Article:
Posts Tagged ‘Chrysler’

November 29 roundup

Great moments in parking enforcement

Note for future reference: never, never get a vanity license plate reading “NV” (as Californian Nick Vautier did, innocently picking his own initials). Or plates reading XXX, MISSING or NOPLATE. “NV was meter maid code for ‘not visible.’ … Los Angeles, for example, accused him of illegally parking a blue Ford, a silver Hyundai, a blue Chrysler and a blue Chevy truck, all with the same license plate.” (“California: Innocent Man Stuck With 100 Parking Tickets”,, Sept. 17 (via Nobody’s Business); Steve Harvey, “Vanity Plates Backfire on Mr. ‘Not Visible'”, Los Angeles Times, Sept. 17).

Great moments in lawyer discipline

Way back in 2000, a Texas trial judge dismissed a $2 billion products liability suit against DaimlerChrysler and imposed sanctions of $865,000 on San Antonio attorney Robert Kugle and two associates at his firm, Andrew Toscano and Robert “Trey” Wilson III, also referring the matter to the State Bar of Texas for possible disciplinary action. As we summarized the episode in our post of Jul. 20, 2003, the judge found “that the steering decoupler of the sued-over Dodge Neon had been altered to simulate mechanical failure and that Mexican policemen had been asked to change their accounts of the accident giving rise to the suit. An appeals court called the firm’s conduct ‘an egregious example of the worst kind of abuse of the judicial system.'” Now, six years later, the leisurely process of state bar discipline still hasn’t run its course in Toscano’s case, Wilson drew a two-year probated suspension, and both men are practicing law in San Antonio. The American Tort Reform Association doesn’t think that’s a suitable outcome. (Mary Alice Robbins, “‘Texas Justice Massacre’ Billboard Targets Attorney’s Alleged Misconduct”, Texas Lawyer, Jul. 5; David Shepardson, “Chrysler takes fight to lawyers”, Detroit News, Mar. 21).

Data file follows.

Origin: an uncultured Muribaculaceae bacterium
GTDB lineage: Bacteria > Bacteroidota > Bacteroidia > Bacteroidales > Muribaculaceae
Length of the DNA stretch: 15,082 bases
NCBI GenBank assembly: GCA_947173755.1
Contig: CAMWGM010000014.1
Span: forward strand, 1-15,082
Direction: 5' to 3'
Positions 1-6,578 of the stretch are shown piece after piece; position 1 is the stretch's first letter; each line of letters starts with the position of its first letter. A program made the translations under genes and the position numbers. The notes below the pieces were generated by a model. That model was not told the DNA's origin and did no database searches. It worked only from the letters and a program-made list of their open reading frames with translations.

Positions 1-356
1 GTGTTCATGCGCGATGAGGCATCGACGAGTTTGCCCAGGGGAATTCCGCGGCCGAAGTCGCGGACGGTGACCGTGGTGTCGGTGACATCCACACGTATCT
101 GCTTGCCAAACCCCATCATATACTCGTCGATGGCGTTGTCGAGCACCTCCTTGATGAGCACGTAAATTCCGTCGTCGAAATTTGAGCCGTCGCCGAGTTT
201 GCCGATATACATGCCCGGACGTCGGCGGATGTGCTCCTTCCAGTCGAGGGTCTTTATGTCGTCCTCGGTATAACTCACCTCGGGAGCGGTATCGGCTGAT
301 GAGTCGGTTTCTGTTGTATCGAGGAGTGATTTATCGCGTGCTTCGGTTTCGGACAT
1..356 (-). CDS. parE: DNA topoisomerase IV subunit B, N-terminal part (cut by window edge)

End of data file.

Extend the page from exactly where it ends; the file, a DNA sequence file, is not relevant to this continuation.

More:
ATLA’s attack on reform supporters

Evan Schaeffer was very excited by the fact that ATLA made its Trial magazine attack on reform freely available on line, so I clicked over to see what the fuss was. The first story I looked at was Justinian Lane’s “Corporate wolves in victims’ clothing,” which featured, among various baseless assertions and screeds about high executive salaries, the following strawman:

And the next time someone brings up Stella Liebeck and the McDonald’s coffee case, ask why a $2 million lawsuit over third-degree burns to a woman’s genitals is frivolous, but a $5 billion lawsuit over Donald Trump’s ego isn’t.

Fascinating. What fictional reformer supports Donald Trump’s lawsuit? Certainly not the main author of this site, who has repeatedly scoffed at it. Where’s the hypocrisy? (More on Stella Liebeck and the McDonald’s coffee case, which was frivolous, but is hardly the only reason for supporting reform.) Needless to say, I’m not impressed. Lane’s claim that proposed reforms wouldn’t affect Trump’s case is absolutely false; reforms such as anti-SLAPP laws, loser-pays, procedural streamlining, and limiting forum-shopping would all cabin the ability of a Trump to attempt to use litigation to intimidate critics.